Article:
The Chicago Syndicate: Courtroom Tapes of Mob Boss Claim Cook County Undersherriff Accepted Payoffs to Protect Chicago Outfit

Sunday, February 11, 1990

Courtroom Tapes of Mob Boss Claim Cook County Undersherriff Accepted Payoffs to Protect Chicago Outfit

Three years after Cook County Republicans were giddily riding an unprecedented wave of popularity and political opportunity generated by President Ronald Reagan and an ex-cop named James O`Grady, the whole movement has spectacularly collapsed.

The Cook County sheriff, once the toast of the White House, a popular politician who happily fended off talk of a future in the mayor`s office or the governor`s mansion, faces the growing likelihood that his political career might be near an end.

The latest and most significant blow came on Friday when federal prosecutors in a court hearing played a tape of a reputed Chicago mob leader`s allegations that O`Grady`s former undersheriff, James Dvorak, chairman of the Cook County GOP, was taking payoffs to protect organized crime activities from the law.

The allegations are the unsubstantiated talk of a crime syndicate figure, and political leaders quickly rallied in support of O`Grady. But they hit him at a time that his political star has already been tarnished by previous incidents that raised questions about corruption in his office and political meddling by Dvorak.

Republican leaders, including Gov. James Thompson and Secretary of State Jim Edgar, remained publicly loyal to O`Grady. They suggested that the allegations by reputed gambling boss Ernest Rocco Infelice weren`t true, but should be investigated.

Sources close to O`Grady said that the allegations haven`t shaken the sheriff`s resolve to seek re-election. O`Grady huddled with advisers Friday afternoon-Dvorak was noticeably absent-and the subject of stepping down reportedly never was broached. But O`Grady allies anticipate that the allegations might force the sheriff to finally cut his ties to Dvorak, a longtime friend and business partner. They anticipate that Dvorak, who resigned only recently as undersheriff, would have to step down as party chairman, at least while an investigation of the matter is pending.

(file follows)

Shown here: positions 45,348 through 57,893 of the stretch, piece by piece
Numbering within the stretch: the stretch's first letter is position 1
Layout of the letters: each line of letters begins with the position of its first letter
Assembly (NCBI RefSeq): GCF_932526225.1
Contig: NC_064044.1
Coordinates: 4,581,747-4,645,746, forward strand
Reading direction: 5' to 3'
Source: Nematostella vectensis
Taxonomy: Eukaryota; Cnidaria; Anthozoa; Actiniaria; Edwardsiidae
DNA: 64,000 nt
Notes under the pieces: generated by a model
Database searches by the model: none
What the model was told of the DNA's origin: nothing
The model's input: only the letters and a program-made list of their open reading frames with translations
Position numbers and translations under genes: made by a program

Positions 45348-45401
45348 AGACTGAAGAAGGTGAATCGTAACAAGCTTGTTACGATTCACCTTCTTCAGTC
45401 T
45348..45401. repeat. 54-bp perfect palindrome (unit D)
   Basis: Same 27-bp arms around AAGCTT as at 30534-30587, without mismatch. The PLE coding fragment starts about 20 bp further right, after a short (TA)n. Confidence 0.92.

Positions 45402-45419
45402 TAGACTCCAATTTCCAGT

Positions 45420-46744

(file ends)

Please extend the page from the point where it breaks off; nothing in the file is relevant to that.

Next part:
Even at that, some of O`Grady`s friends despaired that the unconfirmed allegations have killed his political fortunes. ''This is the final nail in the coffin,'' one O`Grady loyalist said.

As recently as six months ago, O`Grady was still the brightest light in local GOP politics. Although his political apparatus, led by Dvorak, had suffered a string of campaign losses after O`Grady`s election in 1986, he was still considered a strong favorite to win a second term. But O`Grady has spent the last few months fending off charges of corruption and political interference in his office that many local Republicans say have undermined his popularity. For O`Grady, the deluge seemed to be over, and the time to start repairing the damage had arrived. Then came Rocco Infelice.

The recording of Infelice`s remarks was played by government prosecutors as they sought to convince a federal magistrate that their racketeering case against him and four others is so strong that they should not be freed on bond.